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Ruth Hanna McCormick Simms (1880-1944) was a United States Representative from Illinois and a prominent advocate for women’s suffrage.
Ruth Hanna was born in Cleveland, Ohio, to Marcus Alonzo and Charlotte Augusta Hanna. Her father was active in Republican politics; he was instrumental in William McKinley’s two Presidential campaigns and served as a Senator from Ohio as well as the Chair of the Republican National Committee. In these capacities, he worked closely with Theodore Roosevelt and the two developed a friendship.
After graduating from high school in Cleveland, Hanna joined her father in Washington, working as a secretary for him. She spent her time taking notes for Senator Hanna in the Senate Gallery, learning the political process. When Ruth Hanna came down with typhoid fever, President Roosevelt wrote to Senator Hanna, asking after his daughter’s condition.
In 1903, Ruth Hanna married Joseph M. McCormick, part of a political family that also owned the Chicago Tribune; the Roosevelts were among those invited to the wedding. The couple moved to Chicago where Hanna McCormick got involved in the settlement and pure foods movements, even opening her own dairy farm to ensure the community had access to untainted milk. The McCormicks were among those who contributed to the nascent Progressive Party, supporting Theodore Roosevelt’s political endeavors. Hanna McCormick also joined the women’s suffrage movement, taking on a leadership role in the National American Woman Suffrage Association in 1913 and becoming director of the Republican Women’s National Executive Committee in 1918. The McCormicks stayed in touch with Roosevelt to the end of his life, with Roosevelt writing Joseph M. McCormick in 1915 hoping to arrange a visit and discussing the ongoing Mexican Revolution and contemporary American politics.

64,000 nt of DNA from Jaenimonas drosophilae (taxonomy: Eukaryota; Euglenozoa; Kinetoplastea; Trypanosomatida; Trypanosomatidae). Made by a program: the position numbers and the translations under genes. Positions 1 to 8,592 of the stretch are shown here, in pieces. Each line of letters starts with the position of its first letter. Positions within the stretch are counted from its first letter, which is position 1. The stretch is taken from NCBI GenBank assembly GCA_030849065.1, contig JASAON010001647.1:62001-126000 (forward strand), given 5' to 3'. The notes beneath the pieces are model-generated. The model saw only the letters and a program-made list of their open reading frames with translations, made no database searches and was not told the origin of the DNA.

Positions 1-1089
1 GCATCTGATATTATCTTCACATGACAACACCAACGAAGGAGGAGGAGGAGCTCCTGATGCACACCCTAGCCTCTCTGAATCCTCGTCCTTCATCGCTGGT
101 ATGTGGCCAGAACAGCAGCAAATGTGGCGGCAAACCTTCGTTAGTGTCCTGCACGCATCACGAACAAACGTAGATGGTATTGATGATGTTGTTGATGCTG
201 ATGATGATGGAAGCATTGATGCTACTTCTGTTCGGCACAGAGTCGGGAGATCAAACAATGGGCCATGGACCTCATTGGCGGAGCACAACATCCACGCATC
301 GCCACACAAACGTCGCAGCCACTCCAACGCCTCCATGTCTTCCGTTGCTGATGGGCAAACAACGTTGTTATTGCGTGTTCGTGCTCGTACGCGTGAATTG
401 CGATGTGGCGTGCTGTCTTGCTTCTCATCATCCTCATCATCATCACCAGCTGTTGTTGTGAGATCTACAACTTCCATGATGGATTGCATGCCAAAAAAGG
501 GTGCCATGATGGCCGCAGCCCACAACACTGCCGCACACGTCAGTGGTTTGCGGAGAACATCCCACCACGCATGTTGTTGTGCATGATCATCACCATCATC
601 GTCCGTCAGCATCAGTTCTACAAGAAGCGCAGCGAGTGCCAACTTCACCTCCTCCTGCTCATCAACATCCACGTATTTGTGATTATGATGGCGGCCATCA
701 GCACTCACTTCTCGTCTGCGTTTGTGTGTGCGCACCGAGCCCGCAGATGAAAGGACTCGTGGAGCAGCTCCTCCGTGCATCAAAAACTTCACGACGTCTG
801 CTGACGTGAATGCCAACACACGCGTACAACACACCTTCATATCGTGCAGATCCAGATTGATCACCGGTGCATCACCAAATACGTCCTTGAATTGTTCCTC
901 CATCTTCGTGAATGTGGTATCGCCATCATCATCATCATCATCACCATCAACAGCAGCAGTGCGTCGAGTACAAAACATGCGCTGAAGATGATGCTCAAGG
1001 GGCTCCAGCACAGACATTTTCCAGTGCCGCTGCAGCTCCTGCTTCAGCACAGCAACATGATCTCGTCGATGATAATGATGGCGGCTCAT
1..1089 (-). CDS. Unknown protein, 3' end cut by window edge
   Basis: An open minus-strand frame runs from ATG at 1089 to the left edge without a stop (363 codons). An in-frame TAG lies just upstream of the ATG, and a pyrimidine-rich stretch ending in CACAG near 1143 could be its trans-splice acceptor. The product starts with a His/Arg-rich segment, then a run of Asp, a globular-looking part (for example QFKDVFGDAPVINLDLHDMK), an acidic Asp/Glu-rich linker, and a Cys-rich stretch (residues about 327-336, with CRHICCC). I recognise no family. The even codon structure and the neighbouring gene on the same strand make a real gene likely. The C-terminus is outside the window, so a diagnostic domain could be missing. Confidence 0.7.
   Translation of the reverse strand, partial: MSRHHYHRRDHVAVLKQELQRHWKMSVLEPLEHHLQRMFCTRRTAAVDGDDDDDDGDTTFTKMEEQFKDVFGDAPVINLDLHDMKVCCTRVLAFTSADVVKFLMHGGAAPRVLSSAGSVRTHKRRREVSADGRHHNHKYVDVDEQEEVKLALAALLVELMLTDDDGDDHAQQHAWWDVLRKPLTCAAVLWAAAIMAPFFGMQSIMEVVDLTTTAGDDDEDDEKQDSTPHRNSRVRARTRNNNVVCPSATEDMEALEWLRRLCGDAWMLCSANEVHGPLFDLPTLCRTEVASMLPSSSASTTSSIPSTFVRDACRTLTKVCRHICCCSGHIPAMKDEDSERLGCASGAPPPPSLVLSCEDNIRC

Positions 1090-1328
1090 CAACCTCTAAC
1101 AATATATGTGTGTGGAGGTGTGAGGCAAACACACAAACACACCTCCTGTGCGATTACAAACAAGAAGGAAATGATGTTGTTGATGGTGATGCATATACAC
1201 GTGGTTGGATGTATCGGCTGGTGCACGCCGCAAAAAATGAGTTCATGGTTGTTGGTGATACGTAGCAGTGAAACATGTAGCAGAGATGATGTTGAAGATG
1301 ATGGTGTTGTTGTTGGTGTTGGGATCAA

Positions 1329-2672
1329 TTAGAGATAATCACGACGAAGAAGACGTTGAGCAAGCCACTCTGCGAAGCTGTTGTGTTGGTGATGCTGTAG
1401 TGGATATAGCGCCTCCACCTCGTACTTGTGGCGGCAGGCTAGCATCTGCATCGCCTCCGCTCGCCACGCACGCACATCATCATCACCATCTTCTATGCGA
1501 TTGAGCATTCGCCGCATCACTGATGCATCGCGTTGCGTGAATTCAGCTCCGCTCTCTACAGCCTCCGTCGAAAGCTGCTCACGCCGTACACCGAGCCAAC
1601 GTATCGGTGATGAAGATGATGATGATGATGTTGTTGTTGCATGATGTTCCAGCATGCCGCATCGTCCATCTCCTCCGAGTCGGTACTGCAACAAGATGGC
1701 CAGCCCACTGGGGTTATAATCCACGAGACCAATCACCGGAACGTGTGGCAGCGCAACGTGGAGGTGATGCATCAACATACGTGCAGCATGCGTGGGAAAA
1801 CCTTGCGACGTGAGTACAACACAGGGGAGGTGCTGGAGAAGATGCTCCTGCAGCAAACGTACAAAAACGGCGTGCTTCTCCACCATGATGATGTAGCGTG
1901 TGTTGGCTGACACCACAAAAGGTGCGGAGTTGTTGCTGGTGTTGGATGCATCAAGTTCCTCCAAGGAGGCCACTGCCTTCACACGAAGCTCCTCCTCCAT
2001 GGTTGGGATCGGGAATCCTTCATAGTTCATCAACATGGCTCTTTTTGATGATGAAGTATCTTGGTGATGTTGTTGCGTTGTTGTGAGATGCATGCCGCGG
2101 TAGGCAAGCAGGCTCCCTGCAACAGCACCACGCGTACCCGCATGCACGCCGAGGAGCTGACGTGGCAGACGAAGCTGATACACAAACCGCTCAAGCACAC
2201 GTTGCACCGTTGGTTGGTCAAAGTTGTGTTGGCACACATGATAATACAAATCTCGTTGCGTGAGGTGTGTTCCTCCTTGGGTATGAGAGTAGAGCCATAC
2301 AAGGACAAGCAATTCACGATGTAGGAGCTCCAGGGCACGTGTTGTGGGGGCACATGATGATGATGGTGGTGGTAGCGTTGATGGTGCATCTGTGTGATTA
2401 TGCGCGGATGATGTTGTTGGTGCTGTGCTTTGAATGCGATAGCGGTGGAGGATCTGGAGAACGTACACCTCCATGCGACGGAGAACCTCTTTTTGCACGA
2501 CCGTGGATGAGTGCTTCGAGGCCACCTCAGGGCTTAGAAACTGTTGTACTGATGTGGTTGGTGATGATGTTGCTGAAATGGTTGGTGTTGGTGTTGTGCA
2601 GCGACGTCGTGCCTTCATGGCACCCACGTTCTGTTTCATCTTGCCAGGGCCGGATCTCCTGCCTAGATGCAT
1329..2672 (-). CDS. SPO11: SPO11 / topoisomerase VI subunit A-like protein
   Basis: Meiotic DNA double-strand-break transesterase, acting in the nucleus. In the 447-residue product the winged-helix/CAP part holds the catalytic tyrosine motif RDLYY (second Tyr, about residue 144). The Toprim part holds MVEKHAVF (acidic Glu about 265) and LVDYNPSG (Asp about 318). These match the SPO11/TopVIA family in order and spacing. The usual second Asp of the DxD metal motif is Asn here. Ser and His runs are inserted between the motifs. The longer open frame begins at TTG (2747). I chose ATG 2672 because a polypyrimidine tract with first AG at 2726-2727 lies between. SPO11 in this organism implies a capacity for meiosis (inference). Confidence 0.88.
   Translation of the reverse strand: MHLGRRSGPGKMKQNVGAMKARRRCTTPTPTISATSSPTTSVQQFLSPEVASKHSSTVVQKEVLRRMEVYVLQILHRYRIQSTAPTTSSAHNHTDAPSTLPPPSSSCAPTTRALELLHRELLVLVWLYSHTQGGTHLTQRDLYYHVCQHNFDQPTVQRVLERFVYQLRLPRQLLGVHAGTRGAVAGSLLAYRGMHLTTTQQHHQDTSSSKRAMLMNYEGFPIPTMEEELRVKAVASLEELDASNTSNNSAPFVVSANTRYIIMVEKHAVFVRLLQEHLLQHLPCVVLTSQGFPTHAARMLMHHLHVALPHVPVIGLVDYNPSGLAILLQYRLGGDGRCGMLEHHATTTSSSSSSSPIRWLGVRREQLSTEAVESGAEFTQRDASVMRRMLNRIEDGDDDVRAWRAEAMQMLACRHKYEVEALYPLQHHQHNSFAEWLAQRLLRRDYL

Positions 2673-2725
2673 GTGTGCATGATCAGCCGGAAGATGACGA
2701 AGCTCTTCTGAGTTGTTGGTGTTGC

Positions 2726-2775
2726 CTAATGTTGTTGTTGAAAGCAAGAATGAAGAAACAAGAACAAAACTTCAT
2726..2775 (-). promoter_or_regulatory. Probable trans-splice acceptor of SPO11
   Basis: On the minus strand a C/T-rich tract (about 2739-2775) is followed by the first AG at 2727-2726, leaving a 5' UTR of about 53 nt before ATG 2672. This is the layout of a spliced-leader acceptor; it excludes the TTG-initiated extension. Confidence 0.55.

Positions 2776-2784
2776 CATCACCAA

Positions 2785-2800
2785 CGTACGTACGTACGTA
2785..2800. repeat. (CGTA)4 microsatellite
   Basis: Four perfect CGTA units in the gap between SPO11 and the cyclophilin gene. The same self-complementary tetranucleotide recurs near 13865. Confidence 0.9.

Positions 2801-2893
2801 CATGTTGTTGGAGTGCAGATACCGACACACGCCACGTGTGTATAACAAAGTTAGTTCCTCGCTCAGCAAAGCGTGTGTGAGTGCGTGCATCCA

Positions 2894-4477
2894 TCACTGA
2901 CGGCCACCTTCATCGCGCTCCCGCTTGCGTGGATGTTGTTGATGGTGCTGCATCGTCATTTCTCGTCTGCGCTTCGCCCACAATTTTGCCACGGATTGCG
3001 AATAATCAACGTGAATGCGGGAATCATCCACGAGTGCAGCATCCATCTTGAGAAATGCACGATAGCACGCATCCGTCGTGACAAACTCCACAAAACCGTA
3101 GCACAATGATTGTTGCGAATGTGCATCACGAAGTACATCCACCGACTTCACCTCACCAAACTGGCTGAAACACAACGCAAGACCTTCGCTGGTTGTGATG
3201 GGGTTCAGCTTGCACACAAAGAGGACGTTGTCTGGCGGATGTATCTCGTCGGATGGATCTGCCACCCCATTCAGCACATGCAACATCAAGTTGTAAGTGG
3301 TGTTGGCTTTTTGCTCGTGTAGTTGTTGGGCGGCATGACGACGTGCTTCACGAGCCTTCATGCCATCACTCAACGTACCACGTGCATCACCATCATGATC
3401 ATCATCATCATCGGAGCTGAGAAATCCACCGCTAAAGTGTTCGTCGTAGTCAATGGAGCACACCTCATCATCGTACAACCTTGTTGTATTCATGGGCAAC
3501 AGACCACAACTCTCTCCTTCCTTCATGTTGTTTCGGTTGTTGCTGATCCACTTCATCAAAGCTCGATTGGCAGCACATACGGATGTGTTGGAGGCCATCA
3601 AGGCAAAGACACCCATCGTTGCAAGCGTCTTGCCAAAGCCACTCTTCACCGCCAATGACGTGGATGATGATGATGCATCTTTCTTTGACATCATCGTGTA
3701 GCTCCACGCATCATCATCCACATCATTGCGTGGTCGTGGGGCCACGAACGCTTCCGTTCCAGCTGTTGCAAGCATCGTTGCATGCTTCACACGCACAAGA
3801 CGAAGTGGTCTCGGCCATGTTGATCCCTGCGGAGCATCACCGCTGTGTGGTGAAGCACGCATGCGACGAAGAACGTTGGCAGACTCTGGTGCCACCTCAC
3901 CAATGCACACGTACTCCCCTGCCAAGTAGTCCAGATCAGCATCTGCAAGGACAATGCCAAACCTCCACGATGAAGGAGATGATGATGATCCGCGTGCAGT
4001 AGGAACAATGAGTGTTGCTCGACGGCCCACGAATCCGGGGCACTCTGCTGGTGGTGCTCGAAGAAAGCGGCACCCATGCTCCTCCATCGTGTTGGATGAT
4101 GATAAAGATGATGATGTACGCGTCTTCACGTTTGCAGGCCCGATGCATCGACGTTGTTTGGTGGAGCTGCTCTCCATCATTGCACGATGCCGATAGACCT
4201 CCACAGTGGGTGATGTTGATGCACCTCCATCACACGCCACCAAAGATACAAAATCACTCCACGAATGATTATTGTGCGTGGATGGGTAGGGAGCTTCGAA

Joseph M. McCormick served as a Representative and then Senator from Illinois, but soon after losing re-nomination in 1924, he committed suicide. Hanna McCormick responded by organizing Republican women in Illinois, founding 90 women’s clubs in 102 counties in Illinois. These clubs helped in her 1928 run for the House of Representatives. She won election in 1928 and became the first woman to serve on the House Committee on Naval Affairs. Hanna McCormick was not content in the House, announcing in 1929 her intention to challenge the incumbent Republican Senator Charles S. Daneen in the primary. She defeated him with the support of Chicago Mayor William Hale Thompson and Illinois Governor Lou Emmerson, defining herself in the campaign as a staunch isolationist. She lost the general election to Democrat James Hamilton Lewis, partially due to the independent Republican campaign of Lottie O’Neill, a rival of Hanna McCormick.
After her electoral loss, Hanna McCormick married Albert Gallatin Simms, a former colleague of hers when she was in the House of Representatives. In her remaining years, McCormick Simms founded a school, managed two newspapers and a radio station, sold her dairy farm and opened a cattle ranch in Colorado, and worked on Thomas Dewey’s 1940 presidential campaign. In 1944, she suffered a ruptured pancreas and died soon thereafter.
Sources and Further Reading:
“McCormick, Ruth Hanna,” Office of the Historian. http://history.house.gov/People/Listing/M/McCORMICK,-Ruth-Hanna-(M000372)/.
Miller, Kristie. Ruth Hanna McCormick: A Life in Politics 1880-1944. Albuquerque: University of New Mexico, 1992.
Patrick, Jeanette. “Ruth Hanna McCormick Simms,” National Women’s History Museum. 2016. https://www.womenshistory.org/education-resources/biographies/ruth-hanna-mccormick-simms.
Shore, Amy. “Suffrage and the Silver Screen.” PhD dissertation, New York University, 2003.
Strickland, Arvarh E. “The Lady Candidate”: Ruth Hanna McCormick and the Senatorial Election of 1930.” Illinois Historical Journal 88, no. 3 (Autumn, 1995): 189-202.
Entry contributed by John Hest, M.A.